GoFundMe’s most shocking con?

A MOTHER accused of faking chronic illness in her toddler son was so convincing she managed to get doctors to perform

gofundmes-most-shocking-con photo 1

Monika Burgett (left) is on trial for faking chronic illness in her son Jackson (right) to raise more than US$40,000 in donations from two crowdfunding pages

A MOTHER accused of faking chronic illness in her toddler son was so convincing she managed to get doctors to perform brain surgery on him — not once but twice.

Monika Burgett also conned doctors at Ohio’s Cincinnati Children’s Hospital Medical Center into believing that she was a physician, prosecutors say.

The 39-year-old Texan went on trial last week charged with child abuse, felonious assault and telecommunications fraud. On Tuesday, Dr Robert Shapiro told the court how Ms Burgett had persuaded her son Jackson’s heath care team to treat the then three-year-old with opioid drugs, including Oxycodone and methadone,

Cincinnati.com reported.

gofundmes-most-shocking-con photo 2

Monika Burgett listens to testimony during her child abuse trial, which started last week. Picture: AP Source: Facebook

While all this was going on, Ms Burgett was using a heartbreaking photograph of Jackson with his head and eyebrows shaved and a feeding tube in his nose to solicit thousands of dollars in donations via two crowdfunding pages.

Doctors eventually came to believe she was lying about the boy’s symptoms and reported suspected child abuse to Hamilton County Job and Family Services. By that stage, however, Jackson had already undergone a series of “unnecessary and excessive” treatments and procedures at multiple facilities after his mother shopped him around hospitals in different states.

“This little … child was living a life of sedation — of tubes stuck in his face and nose, tubes in his intestines and stomach,” assistant prosecutor Anne Flanagan said in her opening statements at Hamilton County Common Pleas Court.

gofundmes-most-shocking-con photo 3

Nutritionist and environmental scientist Allison Reyna, (left), and Monika Burgett (right) started Cheer Up Buttercups, an 'expert, advice service for mothers'. Ms Reya believed Ms Burgett was a doctor. Source: Facebook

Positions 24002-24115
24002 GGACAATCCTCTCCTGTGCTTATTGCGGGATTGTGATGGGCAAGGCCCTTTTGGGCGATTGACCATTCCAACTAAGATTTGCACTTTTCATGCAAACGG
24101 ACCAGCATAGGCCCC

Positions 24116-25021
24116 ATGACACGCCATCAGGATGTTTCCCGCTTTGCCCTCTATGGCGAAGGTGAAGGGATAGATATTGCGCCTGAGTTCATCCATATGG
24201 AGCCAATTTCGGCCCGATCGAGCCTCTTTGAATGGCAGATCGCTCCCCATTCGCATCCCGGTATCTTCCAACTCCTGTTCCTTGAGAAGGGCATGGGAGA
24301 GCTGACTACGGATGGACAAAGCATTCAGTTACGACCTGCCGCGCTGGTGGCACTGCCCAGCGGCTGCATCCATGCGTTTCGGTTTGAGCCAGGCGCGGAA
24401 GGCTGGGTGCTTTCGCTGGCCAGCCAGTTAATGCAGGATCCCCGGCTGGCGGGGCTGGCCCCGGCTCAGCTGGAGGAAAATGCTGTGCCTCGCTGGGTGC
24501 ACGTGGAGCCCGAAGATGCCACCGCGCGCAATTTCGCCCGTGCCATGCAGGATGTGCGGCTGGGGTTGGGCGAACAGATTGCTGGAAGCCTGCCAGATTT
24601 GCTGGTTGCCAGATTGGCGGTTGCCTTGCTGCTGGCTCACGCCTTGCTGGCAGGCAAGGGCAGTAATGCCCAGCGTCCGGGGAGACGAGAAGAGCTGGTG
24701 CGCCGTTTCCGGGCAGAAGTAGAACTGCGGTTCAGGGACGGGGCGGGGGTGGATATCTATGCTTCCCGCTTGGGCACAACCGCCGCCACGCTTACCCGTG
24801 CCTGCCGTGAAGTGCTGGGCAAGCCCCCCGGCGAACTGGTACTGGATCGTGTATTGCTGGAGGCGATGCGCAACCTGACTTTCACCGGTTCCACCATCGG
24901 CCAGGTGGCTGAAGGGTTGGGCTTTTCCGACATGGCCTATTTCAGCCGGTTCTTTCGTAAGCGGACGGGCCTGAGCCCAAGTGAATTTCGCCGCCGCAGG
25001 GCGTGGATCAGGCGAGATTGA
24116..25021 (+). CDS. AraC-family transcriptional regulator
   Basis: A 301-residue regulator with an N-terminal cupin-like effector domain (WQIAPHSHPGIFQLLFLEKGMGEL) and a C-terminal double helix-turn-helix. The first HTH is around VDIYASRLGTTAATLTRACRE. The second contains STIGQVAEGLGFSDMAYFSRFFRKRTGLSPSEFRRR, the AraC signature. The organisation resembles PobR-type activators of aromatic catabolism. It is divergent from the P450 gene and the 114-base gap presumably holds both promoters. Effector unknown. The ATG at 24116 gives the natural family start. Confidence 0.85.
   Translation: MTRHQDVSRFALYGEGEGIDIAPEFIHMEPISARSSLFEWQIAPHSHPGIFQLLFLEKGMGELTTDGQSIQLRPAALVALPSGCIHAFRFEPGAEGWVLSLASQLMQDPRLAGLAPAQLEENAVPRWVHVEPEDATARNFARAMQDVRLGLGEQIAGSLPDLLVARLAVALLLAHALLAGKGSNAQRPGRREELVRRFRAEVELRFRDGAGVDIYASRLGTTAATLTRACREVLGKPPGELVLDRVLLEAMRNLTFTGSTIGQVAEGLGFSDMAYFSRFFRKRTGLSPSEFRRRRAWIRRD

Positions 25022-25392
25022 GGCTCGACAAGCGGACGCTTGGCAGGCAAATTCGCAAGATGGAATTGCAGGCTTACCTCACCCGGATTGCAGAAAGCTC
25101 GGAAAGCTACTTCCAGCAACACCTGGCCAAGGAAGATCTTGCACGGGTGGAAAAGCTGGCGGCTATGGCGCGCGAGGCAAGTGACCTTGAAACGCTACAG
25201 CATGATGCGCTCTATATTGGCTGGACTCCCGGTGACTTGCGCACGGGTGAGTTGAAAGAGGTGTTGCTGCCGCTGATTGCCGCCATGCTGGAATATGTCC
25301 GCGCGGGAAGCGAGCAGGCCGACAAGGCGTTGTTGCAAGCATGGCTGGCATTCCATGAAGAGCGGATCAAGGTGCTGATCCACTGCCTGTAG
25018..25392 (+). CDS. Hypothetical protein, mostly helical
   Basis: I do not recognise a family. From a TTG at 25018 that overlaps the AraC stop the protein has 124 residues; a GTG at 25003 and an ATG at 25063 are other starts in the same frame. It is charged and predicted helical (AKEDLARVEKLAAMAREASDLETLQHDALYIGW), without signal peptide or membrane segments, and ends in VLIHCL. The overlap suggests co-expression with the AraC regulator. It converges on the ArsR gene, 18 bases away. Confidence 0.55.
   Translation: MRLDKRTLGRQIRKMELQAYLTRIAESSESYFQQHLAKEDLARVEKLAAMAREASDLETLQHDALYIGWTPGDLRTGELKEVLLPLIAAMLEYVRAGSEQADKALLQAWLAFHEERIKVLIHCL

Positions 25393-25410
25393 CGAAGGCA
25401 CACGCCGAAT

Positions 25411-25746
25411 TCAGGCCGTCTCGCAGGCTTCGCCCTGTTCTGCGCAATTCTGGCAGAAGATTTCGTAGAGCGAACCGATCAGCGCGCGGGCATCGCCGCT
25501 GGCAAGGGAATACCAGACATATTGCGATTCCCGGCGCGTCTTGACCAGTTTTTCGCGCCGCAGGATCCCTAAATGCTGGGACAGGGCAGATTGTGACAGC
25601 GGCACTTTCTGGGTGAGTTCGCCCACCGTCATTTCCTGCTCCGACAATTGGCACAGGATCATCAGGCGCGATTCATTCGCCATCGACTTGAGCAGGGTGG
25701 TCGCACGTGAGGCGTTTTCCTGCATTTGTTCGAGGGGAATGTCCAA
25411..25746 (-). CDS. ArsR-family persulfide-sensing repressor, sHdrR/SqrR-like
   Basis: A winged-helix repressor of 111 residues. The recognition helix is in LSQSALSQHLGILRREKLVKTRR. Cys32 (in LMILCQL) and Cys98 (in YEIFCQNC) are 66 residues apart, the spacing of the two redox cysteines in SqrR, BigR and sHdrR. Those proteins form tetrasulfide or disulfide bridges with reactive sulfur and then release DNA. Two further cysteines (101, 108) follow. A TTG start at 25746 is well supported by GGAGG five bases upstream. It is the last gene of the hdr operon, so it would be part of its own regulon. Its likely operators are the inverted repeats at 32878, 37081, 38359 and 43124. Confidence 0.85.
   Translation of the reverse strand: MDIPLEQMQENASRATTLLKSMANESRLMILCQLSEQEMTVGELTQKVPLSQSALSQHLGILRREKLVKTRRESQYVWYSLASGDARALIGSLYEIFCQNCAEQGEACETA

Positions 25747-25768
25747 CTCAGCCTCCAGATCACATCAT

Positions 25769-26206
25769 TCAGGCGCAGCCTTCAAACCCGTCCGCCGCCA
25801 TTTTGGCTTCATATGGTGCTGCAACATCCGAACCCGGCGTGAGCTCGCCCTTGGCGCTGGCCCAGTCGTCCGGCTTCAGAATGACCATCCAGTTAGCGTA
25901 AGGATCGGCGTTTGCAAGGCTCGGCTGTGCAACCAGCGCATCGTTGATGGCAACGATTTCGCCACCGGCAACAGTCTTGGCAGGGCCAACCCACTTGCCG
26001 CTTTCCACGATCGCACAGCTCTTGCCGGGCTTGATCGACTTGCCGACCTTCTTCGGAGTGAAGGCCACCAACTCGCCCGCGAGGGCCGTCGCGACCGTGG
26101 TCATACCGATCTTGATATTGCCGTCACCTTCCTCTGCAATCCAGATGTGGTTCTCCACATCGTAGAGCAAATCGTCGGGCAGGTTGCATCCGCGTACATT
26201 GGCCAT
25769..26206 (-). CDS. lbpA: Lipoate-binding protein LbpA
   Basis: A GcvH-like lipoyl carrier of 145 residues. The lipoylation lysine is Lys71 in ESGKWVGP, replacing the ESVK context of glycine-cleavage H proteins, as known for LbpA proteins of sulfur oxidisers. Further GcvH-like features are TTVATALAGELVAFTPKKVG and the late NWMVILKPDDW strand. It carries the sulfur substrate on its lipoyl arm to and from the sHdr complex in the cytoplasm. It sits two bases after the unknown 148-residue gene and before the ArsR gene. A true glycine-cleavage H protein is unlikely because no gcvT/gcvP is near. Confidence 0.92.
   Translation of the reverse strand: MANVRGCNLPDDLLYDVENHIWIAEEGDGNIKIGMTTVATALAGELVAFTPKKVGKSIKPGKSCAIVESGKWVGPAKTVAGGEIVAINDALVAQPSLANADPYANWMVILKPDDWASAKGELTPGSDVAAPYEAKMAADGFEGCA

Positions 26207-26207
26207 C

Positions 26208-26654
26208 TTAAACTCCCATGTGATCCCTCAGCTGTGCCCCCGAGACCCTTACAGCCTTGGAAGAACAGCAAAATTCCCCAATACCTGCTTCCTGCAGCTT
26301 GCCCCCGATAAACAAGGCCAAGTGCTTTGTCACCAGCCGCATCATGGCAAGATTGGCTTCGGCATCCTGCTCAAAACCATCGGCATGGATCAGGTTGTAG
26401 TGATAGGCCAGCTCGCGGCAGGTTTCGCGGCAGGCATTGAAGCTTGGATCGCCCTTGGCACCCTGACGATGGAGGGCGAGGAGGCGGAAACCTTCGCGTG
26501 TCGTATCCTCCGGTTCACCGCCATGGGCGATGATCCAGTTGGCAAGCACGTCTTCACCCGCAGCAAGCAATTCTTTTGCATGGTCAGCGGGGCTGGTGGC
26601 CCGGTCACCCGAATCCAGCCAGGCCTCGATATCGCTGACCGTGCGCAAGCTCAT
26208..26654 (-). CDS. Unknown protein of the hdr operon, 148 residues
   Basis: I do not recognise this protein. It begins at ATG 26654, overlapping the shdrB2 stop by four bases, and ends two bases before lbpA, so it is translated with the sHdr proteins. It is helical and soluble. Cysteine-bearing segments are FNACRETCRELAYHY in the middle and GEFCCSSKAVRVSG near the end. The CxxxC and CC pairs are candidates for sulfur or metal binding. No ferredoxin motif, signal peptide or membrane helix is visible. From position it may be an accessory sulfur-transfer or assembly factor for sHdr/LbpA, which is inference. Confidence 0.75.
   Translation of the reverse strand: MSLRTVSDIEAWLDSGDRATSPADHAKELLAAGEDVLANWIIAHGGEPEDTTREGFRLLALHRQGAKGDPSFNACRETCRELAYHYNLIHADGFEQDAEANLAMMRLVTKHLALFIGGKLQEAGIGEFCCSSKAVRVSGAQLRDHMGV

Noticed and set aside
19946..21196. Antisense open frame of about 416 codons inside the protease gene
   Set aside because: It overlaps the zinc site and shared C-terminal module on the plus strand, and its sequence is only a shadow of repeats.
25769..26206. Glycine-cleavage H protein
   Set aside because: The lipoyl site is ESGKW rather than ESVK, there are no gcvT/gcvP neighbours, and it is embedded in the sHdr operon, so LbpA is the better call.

Jackson was removed from Ms Burgett’s custody in March 2016 and placed in foster care, the court heard. Within a week, the boy, now five years old, was thriving.

After being cared for at Cincinnati Children’s Hospital without his mother’s input, he was “running around the room from the bed to the couch” with spaghetti sauce “around his mouth,” Dr Shapiro testified. “He needed no pain medication whatsoever,” said the doctor. “He ate like a champ.”

Incredibly, Ms Burgett had also managed to convince family members, including her husband and sister, that she was a doctor. She even co-founded a trusted blog for mothers who are physicians called Cheer Up Buttercups with nutritionist and environmental scientist Allison Reyna, who also believed her lies.

“They believed it for many years,” Ms Flanagan told the court.

gofundmes-most-shocking-con photo 4

Monika Burgett is on trial for faking chronic illness in her son Jackson (above) to raise more than US$40,000 in donations from two crowdfunding pages. Source: Facebook

The defendant’s lie extended to two GoFundMe pages created on behalf of the child. Among the false claims, according to testimony, was that he had a brain tumour. Ms Burgett had Jackson’s head and eyebrows shaved, took photos of him and posted them on the pages, Ms Flanagan said.

The GoFundMe pages amassed approximately US$40,000 (A$51,000) in donations.

Ms Burgett took Jackson to hospitals in Austin, Dallas and Houston before bringing him to Cincinnati Children’s Hospital Medical Center in 2015. He was also hospitalised in Tennessee.

Ms Flanagan said that based on Ms Burgett’s claims, her husband and others thought “that this little boy had cancer and was terminal.”

Ms Burgett’s legal team tells a different story. According to her lawyer MJ Hugan, Jackson had suffered from numerous medical problems since his extremely premature birth at 25 weeks. She said the child was diagnosed with neurofibromatosis, a genetic disorder, which caused a growth inside his mouth and doctors had authorised the treatments and procedures.

gofundmes-most-shocking-con photo 5

Jackson, now aged five, is now thriving in the care of his father. Source: Facebook

Ms Burgett had sought treatment at multiple hospitals because her son’s medical issues were complex and because doctors had made errors, Ms Hugan said. A case in point was when staff at one Texas hospital failed to recognise a brain injury in her son following a car crash. Ms Burgett had taken him to another hospital “where he was properly diagnosed and underwent two brain surgeries”.

“What she was trying to do, is get care — get the right care for her child,” Ms Hugan told jurors in her opening statements.

She acknowledged her client had lied about being a doctor. Her previous husband is a doctor and she had been with him during medical school.

“At some point, she adopted the idea she was a physician,” Ms Hugan told jurors.

Juvenile court documents obtained by Cincinnati media show that as of mid June, Jackson has been living with his father in Texas.

    Share on
    Article GoFundMe’s most shocking con? compiled by www.news.com.au